Wednesday, January 28, 2015

Jelly Roll Morton: The "Inventor" of Jazz

Jelly Roll Morton is among the most important figures in the history of American popular music. He was a pianist, composer, and bandleader and one of the first musicians to play jazz music. Morton was a tireless self-promoter who actually claimed to have “invented” jazz and carried business cards that made such a claim. Of course, no individual can take credit for having invented jazz, but we do know that Morton was the first person to write it down. He was also one of the prominent musicians who bridged the gap between the ragtime music that preceded jazz and the music that jazz would become.

Morton was born Ferdinand Joseph LaMothe in New Orleans, Louisiana, in 1890. Morton was a Creole who was of mixed African and Spanish heritage. Creole musicians were among the finest of the musicians in New Orleans due to the classical training that many received.

Morton began his professional career as a teenager in the notorious red light district of Storyville, in New Orleans. He told his grandmother with whom he lived, that he was working as a night watchman when he was really working as a piano player in Storyville clubs. When his grandmother discovered the truth, Morton was ejected from his home, and he began his career in earnest at age 17, traveling around the country while working as an itinerant pianist, gambler, pimp, and door to door salesman.

Morton made his first recordings, “Mr. Jelly Lord” and “Clarinet Marmalade,” with a white jazz band, the New Orleans Rhythm Kings, in 1923. Later that year, after moving to Chicago, he made his first solo recordings for the Gennett label, recording very influential piano solo sides such as “Wolverine Blues” and “Tom Cat Blues.”

Morton would achieve the height of his success as the leader of the legendary recording band, The Red Hot Peppers, which recorded with Morton for the Victor label from 1926-1927. The band consisted of many ex-members of King Oliver’s Creole Jazz Band. The Red Hot Peppers were: Johnny St. Cyr on banjo; Omer Simeon on clarinet; Kid Ory on trombone; Johnny Dodds on clarinet, Barney Bigard on clarinet George Mitchell on cornet; and Baby Dodds on drums.

Morton and the Peppers recorded some of the most original and inspired numbers in the history of jazz including, “The Chant,” “Dead Man Blues,” “Dr. Jazz,” “Smoke House Blues,” “Sidewalk Blues,” and “Black Bottom Stomp”. All these selections were performed in the New Orleans style with numerous influences brought in from various sources.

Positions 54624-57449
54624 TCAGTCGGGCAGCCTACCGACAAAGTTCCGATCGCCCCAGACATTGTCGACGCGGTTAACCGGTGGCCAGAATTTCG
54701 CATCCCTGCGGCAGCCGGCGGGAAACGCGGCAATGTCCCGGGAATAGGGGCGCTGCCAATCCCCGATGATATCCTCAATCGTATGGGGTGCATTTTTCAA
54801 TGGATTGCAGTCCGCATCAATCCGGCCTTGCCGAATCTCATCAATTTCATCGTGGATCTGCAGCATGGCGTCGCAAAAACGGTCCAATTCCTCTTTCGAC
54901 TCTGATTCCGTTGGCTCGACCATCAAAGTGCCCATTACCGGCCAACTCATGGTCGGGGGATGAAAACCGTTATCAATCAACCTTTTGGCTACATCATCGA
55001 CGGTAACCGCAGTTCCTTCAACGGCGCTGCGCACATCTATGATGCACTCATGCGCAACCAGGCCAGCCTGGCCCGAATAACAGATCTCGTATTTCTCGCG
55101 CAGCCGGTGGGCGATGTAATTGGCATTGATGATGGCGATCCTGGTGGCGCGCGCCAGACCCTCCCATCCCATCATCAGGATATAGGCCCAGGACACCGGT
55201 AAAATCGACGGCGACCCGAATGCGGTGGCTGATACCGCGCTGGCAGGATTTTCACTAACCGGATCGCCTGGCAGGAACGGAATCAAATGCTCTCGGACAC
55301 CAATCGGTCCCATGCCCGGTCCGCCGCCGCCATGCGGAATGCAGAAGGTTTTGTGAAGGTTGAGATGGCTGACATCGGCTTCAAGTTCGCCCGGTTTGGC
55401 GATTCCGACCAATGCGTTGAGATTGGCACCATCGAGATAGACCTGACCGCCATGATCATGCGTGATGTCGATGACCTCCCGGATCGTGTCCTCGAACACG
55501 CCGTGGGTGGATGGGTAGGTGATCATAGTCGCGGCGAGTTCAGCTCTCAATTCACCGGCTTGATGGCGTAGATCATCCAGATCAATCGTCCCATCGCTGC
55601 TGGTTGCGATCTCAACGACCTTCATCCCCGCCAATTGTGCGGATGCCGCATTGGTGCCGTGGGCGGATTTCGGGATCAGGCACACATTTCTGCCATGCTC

On these sides, the band displayed the improvisational flair of Louis Armstrong’s Hot Fives and Sevens, and it swung even harder. The Red Hot Pepper recordings would become some of the best-selling recordings of the day, and Morton achieved a level of financial success that allowed him to have a diamond stud fixed in his teeth. Unfortunately, Morton’s good times did not last for long as his style of jazz soon fell out of fashion.

The Great Depression and the advent of swing music had a devastating effect on Morton, and he was forced to hock his diamond and resorted to playing piano in a lowbrow bar in Washington, D.C. In 1938, Alan Lomax recorded a series of interviews and performances of Morton for the Library of Congress. Morton’s health was declining fast, and he died in 1941. Morton had blamed his declining health on a voodoo curse.

 Morton’s greatest recordings are the sides he recorded with the Red Hot Peppers, and these are available in various compilations, as is the rest of his work. The best of these compilations is probably “The Jelly Roll Morton Centennial: His Complete Victor Recordings” (1990) “The Complete Library of Congress Recordings” (2005) is also available and it serves as a fabulous document of early jazz lore.

Sunday, January 25, 2015

James Brown: Soul Brother Number One

James Brown, born in Macon, Georgia, in 1938 was known by a number of titles including “The Godfather of Soul,” “The Hardest Working Man in Show Business,” “Soul Brother Number One,” and “Mr. Dynamite.” Brown is considered one of the most influential figures in the history of American popular music. In addition to being a major figure in the creation of funk music, Brown was a businessman and an inspirational leader in the American civil rights movement.